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The Howling Hex

The Best of The Howling Hex

Drag City

2 out of 5 stars

Drums? There’s a novel concept. Neil Michael Hagerty, who formerly played in Pussy Galore and Royal Trux, recently moved to Colorado, and his latest album The Best of The Howling Hex was written and recorded in Denver following his relocation. The new album, although titled as if it’s some sort of retrospective, is made up of entirely new material, including some songs that have actual percussion, rather than Hagerty’s previous no-drums policy. But the added beats only (cough) drum home the repetitive nature of the tracks. It’s possible that somewhere along the line, Hagerty may have out-hipped even himself on this one.                    — BFJ

Matt Haslett

Amuse

Independent

2.5 out of 5 stars

Matt Haslett’s former life included being a solar electricity installer, and that’s a fitting industry, considering that his debut album is such a sunny collection. Amuse may not be the most solid recording released this year, but it is one of the most lush. Haslett combines his love of rock, folk, jazz and bluegrass into a highly layered recording, especially for a singer/songwriter.

Haslett has a wide mix of supporting musicians to help flush out the album, and the sound is rich and full — way beyond what Haslett, or any one musician could do with simply a guitar. Some of the lyrics, however, seem a bit forced and there’s even one track where the artist crams superfluous syllables into a line. Still, though, the recording is a good piece of work that even with its flaws shows plenty of potential.                             — BFJ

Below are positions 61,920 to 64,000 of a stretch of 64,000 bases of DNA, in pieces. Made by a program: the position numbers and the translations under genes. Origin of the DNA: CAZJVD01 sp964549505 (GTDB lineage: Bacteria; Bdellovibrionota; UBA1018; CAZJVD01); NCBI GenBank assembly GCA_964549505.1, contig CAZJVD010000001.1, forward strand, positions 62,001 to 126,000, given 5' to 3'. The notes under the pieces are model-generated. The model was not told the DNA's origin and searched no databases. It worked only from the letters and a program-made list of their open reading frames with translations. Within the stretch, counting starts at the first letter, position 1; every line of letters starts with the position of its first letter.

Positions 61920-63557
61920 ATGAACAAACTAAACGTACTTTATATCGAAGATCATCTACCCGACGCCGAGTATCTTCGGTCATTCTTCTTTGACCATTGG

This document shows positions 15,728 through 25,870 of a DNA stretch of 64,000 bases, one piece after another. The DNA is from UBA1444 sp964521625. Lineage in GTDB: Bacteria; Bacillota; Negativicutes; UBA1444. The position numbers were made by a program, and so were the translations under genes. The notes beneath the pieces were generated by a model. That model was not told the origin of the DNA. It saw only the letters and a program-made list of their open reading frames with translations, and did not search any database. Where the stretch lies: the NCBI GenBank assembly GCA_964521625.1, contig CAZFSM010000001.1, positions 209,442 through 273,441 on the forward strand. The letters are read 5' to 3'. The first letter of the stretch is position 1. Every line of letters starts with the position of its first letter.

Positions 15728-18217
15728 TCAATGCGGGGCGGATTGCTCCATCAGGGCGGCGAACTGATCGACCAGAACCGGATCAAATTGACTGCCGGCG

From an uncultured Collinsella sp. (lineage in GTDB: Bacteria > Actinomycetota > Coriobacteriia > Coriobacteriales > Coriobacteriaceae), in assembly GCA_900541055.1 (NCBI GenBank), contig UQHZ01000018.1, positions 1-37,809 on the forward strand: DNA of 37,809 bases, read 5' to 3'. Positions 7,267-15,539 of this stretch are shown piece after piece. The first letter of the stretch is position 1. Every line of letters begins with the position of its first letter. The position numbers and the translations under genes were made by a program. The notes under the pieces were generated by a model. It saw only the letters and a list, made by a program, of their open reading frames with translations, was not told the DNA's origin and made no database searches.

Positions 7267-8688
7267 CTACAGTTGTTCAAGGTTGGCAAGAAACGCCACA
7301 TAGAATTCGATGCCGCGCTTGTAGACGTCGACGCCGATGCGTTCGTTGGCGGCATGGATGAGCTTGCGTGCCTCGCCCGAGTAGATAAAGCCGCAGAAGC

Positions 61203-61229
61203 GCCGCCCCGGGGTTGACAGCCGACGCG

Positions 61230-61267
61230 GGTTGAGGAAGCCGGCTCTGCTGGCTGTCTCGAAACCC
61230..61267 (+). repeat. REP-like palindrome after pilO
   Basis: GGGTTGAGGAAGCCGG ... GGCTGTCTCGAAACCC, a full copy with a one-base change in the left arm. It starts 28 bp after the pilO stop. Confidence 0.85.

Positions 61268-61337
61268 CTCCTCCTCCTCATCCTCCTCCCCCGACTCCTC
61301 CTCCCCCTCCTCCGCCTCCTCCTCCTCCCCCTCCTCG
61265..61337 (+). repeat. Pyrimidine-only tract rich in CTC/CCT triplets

:: Matt Haslett ::

:: The Laughing Goat :: March 24 ::

Anthrax

Anthems

Megaforce Records

4 out of 5 stars

Besides being the thrash masters they are, Anthrax has always had a mean knack for doing weird and interesting covers. This EP is no exception. To celebrate their triumphant 2011 album Worship Music — an amazing slab of goodness that was named “Metal Album of the Year” by more than one outlet — this EP is being released. On Anthem Anthrax covers bands like Journey and Boston with a seriousness that makes the listener appreciate the music while still being dumbfounded that Anthrax just covered Cheap Trick. It’s releases like this that show that Anthrax — despite recently losing lead guitarist Rob Caggiano — are still the kings of thrash.

In addition to Anthems‘ cover art, Benante and artist Stephen Thompson have subtly redesigned each track’s original album cover art to “Anthrax” it.  The Anthems EP will first be housed in one of the “re-imagined” digipak covers, and then inserted inside the main CD cover sleeve.  The main cover sleeve has been designed in such a way so fans will be able to see which one of the six “re-imagined” covers is inside.  – Daviet

 

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